Natural Adventures Under the Ground
Do you want to do something more adventurous than the usual sightseeing? Go caving in Budapest and discover its underground natural beauties.
Budapest is the only capital that has natural caves in the middle of the city. The Hungarian capital is not just the city of spas but the city of caves too.
Would you think that it has about 170 smaller and bigger caves? The same thermal springs formed them that supply water for the thermal baths in Budapest.
The air in some of these caves has medicinal qualities.
Ancient Magyars named the place after the caves they found in the area where Budapest is located.
When they conquered the area in the 9th century AD they found a hill full of holes (today’s Gellért Hill).
Hungarian language didn’t have a word for cave so they borrowed the Slavic word ” pest” from the people who lived here. They named the present Gellért Hill Pest Hill.
Most Budapest caves were discovered at the beginning of the 20th century, during major housing and drainage works.
There are 9 strictly protected caves in Budapest, 3 are open to visitors.
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Not all parts of the 30 km long cave system is open for tourist. Here are the ones that can be visited without much exertion.
Guided tours in English and German: from 10.00 to 18.00 Tue-Sun, May-Sep
Entrance: Országház u. 16, District I.
Can you imagine that another world lies under your feet when you stroll on the old cobblestoned streets in Buda Castle District? The Castle Caves stretch several kilometers long.
Only part of it was formed naturally, inhabitants of the Castle District also excavated labyrinths, and cellars in the hill for protection purposes during the many wars.
Address/Entrances: Úri utca 9., and Lovas utca 4/a., district I.
Getting there: by castle bus No. 16, 16A or 116 (from Deák Ferenc tér where all three metro lines stop – or from Széll Kálmán tér: M2 metro and trams 4, 6 have a stop there)
Open: every day from 10.00 to 19.00, tours by lantern after 18.00
Tickets: full price: 2 000 HUF, 25 % discount with Budapest Tourist Card
The Labyrinth is part of the cave system of the Castle Hill. It is conveniently located in the centre of the Castle area so you can include it in your sightseeing program there.
The 1 200 m long cave system is around 10-15 m below ground level with spacious corridors and exhibition rooms.
The caverns were already inhabited by Paleolithic men a couple of hundred thousands years ago, then locals used the caves for various purposes in the Middle Ages: shelter, storage room, wine cellar.
Legends are abound from long-ago times: about buried treasures of the Ottoman rulers, lovers walled up by the pasha of Buda, a restless ghost called “Dark Count” etc. The rich hid their valuables here from tax gatherers in medieval times.
It can be easily toured because there are no tight tunnels, or ladders to climb – an exciting program for families with children.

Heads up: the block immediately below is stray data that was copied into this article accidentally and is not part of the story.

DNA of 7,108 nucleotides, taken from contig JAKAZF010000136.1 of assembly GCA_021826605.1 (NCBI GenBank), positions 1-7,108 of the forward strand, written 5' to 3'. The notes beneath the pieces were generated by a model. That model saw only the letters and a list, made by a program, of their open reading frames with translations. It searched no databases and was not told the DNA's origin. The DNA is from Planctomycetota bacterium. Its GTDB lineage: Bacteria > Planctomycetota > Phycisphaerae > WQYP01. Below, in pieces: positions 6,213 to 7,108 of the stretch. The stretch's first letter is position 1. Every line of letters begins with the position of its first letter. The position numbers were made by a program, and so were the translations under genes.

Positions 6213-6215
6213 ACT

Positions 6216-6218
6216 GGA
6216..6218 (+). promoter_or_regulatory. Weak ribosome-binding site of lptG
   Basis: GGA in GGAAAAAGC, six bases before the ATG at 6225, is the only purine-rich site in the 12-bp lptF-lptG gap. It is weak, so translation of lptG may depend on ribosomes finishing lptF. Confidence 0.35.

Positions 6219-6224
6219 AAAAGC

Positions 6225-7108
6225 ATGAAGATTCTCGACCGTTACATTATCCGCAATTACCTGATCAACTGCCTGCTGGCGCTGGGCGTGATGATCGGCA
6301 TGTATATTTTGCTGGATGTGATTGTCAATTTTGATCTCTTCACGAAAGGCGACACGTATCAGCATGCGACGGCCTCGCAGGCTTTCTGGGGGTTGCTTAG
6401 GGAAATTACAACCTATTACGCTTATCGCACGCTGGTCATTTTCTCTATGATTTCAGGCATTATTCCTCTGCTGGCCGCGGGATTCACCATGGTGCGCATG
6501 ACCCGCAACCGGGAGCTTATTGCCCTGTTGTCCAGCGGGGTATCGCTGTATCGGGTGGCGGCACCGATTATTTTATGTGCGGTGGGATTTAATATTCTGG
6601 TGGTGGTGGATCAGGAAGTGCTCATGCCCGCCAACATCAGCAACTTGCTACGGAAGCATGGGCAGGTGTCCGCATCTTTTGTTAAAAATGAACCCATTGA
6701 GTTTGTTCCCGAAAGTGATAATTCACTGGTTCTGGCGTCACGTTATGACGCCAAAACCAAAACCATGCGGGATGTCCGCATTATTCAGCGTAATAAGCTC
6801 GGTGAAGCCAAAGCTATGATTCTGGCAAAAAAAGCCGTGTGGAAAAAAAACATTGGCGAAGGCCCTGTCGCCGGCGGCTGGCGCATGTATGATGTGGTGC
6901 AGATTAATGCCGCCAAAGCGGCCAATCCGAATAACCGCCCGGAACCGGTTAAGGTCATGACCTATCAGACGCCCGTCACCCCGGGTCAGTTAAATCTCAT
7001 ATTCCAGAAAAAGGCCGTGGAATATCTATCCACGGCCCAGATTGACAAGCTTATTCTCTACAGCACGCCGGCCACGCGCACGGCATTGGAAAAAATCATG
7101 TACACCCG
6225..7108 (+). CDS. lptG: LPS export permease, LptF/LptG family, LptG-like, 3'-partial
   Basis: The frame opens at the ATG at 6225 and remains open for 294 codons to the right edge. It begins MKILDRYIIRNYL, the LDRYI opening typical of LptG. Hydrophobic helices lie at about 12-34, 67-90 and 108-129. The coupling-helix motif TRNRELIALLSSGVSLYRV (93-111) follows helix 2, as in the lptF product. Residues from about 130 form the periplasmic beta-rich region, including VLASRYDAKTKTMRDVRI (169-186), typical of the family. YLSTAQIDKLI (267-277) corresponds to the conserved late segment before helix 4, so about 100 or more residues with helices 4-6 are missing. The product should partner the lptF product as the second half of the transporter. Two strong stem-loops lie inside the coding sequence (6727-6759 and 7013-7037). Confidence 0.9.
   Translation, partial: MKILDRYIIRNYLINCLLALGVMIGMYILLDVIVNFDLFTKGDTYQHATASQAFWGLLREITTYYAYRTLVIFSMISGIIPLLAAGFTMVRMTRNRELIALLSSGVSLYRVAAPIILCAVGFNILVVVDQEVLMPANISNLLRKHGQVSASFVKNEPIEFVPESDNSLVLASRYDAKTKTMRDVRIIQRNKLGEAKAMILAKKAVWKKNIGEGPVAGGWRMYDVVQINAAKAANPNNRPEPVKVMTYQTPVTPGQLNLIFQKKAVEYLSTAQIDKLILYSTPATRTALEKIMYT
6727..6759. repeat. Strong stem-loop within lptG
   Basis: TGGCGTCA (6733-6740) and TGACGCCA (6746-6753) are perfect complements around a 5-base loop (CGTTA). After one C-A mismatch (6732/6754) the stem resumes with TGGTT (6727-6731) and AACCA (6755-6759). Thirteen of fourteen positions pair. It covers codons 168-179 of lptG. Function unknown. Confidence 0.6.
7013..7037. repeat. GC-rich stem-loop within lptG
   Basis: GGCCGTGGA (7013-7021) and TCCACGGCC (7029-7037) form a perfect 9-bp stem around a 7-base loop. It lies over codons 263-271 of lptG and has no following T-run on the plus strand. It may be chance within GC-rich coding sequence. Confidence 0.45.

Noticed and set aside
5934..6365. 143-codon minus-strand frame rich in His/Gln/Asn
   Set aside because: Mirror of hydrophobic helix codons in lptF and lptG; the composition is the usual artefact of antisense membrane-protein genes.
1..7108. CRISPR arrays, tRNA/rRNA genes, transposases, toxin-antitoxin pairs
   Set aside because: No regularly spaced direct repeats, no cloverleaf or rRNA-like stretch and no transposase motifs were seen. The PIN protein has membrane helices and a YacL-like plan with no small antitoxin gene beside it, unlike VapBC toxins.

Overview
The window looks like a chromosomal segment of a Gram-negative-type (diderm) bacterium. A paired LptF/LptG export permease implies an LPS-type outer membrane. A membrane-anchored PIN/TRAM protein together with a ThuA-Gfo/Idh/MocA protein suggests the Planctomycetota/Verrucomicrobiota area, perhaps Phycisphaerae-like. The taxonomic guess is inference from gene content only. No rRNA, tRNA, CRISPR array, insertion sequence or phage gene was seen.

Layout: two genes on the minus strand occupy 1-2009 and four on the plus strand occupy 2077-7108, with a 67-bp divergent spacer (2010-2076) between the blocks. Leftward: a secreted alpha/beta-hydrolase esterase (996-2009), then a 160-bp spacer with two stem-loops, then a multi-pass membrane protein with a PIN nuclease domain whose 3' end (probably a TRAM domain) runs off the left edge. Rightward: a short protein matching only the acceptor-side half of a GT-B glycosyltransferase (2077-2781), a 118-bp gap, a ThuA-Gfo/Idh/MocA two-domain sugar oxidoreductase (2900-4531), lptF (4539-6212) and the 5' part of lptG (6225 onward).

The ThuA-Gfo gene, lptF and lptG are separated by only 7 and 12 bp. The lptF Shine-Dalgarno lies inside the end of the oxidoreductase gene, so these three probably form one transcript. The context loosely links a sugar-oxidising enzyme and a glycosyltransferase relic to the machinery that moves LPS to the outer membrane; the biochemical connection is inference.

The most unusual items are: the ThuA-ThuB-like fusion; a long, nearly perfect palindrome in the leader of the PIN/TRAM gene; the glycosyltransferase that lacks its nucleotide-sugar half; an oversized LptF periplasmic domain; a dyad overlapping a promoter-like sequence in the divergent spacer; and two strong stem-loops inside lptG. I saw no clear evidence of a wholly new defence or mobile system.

The Labyrinth houses some great exhibits:
- stone monuments from Gothic and Renaissance Era, Turkish tomb relics
- a photo exhibit about the most stunning caves of the world
Address: Szépvölgyi út 162., district II.
Getting there: take bus 65 form Kolosy tér in Óbuda, get off at the 5th stop
Tel: +36 1 325 9505
Opening hours: Tue-Sun: 10.00-16.00
Website: Pálvölgyi cave
Admission: full price: 1 200 HUF, students, pensioners: 960 HUF, combined ticket: (valid to the Pálvölgyi cave): full price: 1 650 HUF, discount: 1 170 HUF
The most beautiful and the longest cave in the Buda Hills with its 29 km length (and the second longest in Hungary).
Only 500 m can be explored with a guide, but it’s rather demanding because of the great differences of height.
The stunning dripstone formations, like the “Organ Pipes” or “Beehive” will make up you for the effort. Ladders and steep stairs help you to move forward but the tour is not recommended for children and for physically challenged.
Guided Tours: every day except Monday, from 10.00 – 16.15., from June 1st till August 31st: on weekends from 10.00 to 17.00, tours start at every quarter past the hour.
The tour lasts 50 – 60 minutes. Children under 5 years of age cannot visit the cave.
Temperature is around 8 – 10 °C (46 – 50 °F) in the cave so put on warm, comfortable clothes and shoes.
Address: Pusztaszeri út 35., district II.
Tel: +36 1 325 6001
Opening hours: every day except Tuesday: 10.00-16.00
Admission: full price 1 000 HUF, students, pensioners: 800 HUF
Getting to Szemlőhegyi Cave: By bus 29 from Kolosy tér in Óbuda, get off at 4th stop
If you still have strength after Pálvölgyi cave hurry to catch the hourly tour in the Szemlőhegyi cave. It is only 800 km far.
250 km can be visited out of the 2 200 km fully explored cave that consists of several wide corridors. You can admire the unique mineral formations, the so-called peastones and the aragonite crytals resembling bunches of grapes.
In the entrance hall you can see an exhibition about caves of Budapest. The cave’s cool, damp air is beneficial for respiratory diseases.
The temperature is around 12 °C (54 °F) all through the year down there so make sure your dress accordingly. There is a playground and a geological educational trail for children.
The tour is around 40 minutes long and recommended for all ages.
Both the Pálvögyi, and the Szemlőhegyi Caves are under natural protection.